• Knowledge-driven, service-oriented approach with the commodities being the chemicals produced by Buckman Labs.

2001 © Larry Kerschberg.

knowledge in action
Knowledge in Action
  • “If you can’t maximize the power of the individual, you haven’t done anything. If you expand the ability of individual members of the organization, you expand the ability of the organization.” (Bob Buckman)
  • Buckman Approach: Perform problem solving for customers by using both tacit knowledge and explicit knowledge.
  • Goal is to harness the “unconscious knowledge of the organization.”

2001 © Larry Kerschberg.

k netix the buckman knowledge network
K’Netix – The Buckman Knowledge Network.
  • The Knowledge Transfer Department is responsible for K’Netix.
  • Enables Knowledge-Sharing via TechForums
  • Forum Leaders actively moderate, facilitate, seek knowledge, and identify discussion threads.
  • Awards:
    • The Arthur Andersen 1996 Enterprise Awards for Best Business Practices - Category, Sharing Knowledge in the Organization.
    • Computer World-Smithsonian Award

2001 © Larry Kerschberg.

k netix knowledge process
K’Netix Knowledge Process

2001 © Larry Kerschberg.

k netix access menu
K’Netix Access Menu

Associates Worldwide Share Knowledge via Forums

2001 © Larry Kerschberg.

buckman knowledge culture
Buckman Knowledge Culture
  • Knowledge is object, knowledge is process, and knowledge is power.
  • Knowledge sharing
    • rewarded within the organization, and
    • based on trust and long-lived relationships among associates.
  • Knowledge curation
    • performed by Technical Forum leaders;
    • weekly they index discussions via keywords, write abstracts, prepare discussion summaries, and post them to the Forum.
  • Code of Ethics guides associate interactions.

2001 © Larry Kerschberg.

buckman results and vision
Buckman Results and Vision
  • Measures of success:
    • In 1995, 65% of associates sold to customers, versus 16% in 1979.
    • 33% of sales from products less than 5 years old, versus 22% before K’Netix.
    • 72% of associates are college graduates compared to 39% in 1979.
  • Learning Center introduced to allow associates to enhance their knowledge; uses Learning Space from Lotus.
  • Strategic focus on “intimate” customer relationships to provided knowledge-based services, thus gaining strategic advantage.

2001 © Larry Kerschberg.

the e enterprise framework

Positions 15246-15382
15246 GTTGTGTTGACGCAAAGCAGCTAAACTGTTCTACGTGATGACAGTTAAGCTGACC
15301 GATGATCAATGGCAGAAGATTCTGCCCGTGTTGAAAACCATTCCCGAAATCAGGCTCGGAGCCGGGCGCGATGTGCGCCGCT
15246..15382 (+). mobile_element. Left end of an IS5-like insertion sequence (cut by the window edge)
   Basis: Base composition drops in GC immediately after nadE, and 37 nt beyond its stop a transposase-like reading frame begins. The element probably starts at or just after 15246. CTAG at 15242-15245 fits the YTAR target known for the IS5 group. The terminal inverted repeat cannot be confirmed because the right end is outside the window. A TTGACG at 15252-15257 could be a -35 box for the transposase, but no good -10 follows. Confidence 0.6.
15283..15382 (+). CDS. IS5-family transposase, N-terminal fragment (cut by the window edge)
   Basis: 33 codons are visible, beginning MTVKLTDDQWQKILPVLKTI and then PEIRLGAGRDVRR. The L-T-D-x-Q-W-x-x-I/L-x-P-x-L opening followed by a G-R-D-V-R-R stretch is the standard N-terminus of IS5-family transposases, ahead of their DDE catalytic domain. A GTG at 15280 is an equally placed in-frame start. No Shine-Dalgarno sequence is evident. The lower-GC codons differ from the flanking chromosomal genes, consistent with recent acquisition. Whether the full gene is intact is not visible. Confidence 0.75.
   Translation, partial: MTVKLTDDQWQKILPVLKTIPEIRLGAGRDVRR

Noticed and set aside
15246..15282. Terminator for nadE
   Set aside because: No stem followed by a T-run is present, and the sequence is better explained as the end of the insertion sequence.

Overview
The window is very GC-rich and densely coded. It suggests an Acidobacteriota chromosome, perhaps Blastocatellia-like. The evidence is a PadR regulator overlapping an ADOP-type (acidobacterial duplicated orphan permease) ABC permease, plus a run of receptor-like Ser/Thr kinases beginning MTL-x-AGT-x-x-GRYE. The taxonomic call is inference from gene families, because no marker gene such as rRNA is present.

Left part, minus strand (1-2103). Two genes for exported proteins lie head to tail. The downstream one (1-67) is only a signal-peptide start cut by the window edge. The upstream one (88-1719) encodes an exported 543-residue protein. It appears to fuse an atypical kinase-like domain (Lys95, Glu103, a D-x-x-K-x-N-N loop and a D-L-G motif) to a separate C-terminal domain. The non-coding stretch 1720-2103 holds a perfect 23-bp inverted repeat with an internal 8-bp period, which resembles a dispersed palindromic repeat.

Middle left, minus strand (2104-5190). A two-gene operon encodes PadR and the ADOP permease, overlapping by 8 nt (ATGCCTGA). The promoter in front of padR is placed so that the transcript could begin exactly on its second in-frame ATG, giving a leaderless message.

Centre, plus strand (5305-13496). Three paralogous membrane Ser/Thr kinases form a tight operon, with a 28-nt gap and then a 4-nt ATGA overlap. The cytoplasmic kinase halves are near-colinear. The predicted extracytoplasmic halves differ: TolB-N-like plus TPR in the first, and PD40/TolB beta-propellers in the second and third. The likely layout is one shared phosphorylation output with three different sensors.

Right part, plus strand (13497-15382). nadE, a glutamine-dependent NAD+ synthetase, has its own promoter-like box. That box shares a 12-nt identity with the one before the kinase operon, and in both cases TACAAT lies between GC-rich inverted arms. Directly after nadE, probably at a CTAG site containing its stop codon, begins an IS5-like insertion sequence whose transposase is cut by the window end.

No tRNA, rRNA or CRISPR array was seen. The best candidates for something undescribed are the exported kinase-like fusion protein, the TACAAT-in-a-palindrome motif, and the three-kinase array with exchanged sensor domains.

The E-Enterprise Framework

2001 © Larry Kerschberg.

enterprise knowledge creation and distribution
Enterprise Knowledge Creation and Distribution
  • Acquire data and information from multiple, possibly heterogeneous sources,
  • Integration of information, tagging of information with semantic tags,
  • Create intellectual property (IP) with valued-added processing,
  • Protect IP products, processes and resources,
  • Share knowledge with partners,
  • Distribute IP products to customers and partners.

2001 © Larry Kerschberg.

e business knowledge creation
E-Business Knowledge Creation





Generate Information

Information Integration

Indexing (XML Meta Tags)

Process & Manage


  • Capture Information:
  • Federated Databases
  • Web Searching
  • Intelligent Agents
  • Knowledge Rovers
  • XML Messages
  • Email Messages

Knowledge Management






  • Extract New
  • Information:
  • Data Mining
  • Decision Support
  • AI
  • Data Warehousing




Public Domain & WWW

Publish & Share



Push Publishing?










Web Services

XML Role

Knowledge Management Role


Suppliers & Business Partners


E-Business Data Acquisition and Knowledge Creation with XML as the Enabler

Courtesy of Mr. Gus Jabbour

metadata in knowledge management
Metadata in Knowledge Management
  • Metadata is data-about-data and is used to describe the attributes of a resource.
    • Metadata is used in several KM activities: search, discovery, documentation, refinement, and dissemination.
    • These activities may be carried out by human end-users or their (human or automated) agents.
  • Metadata is needed in the Internet context to enhance precision of information retrieval.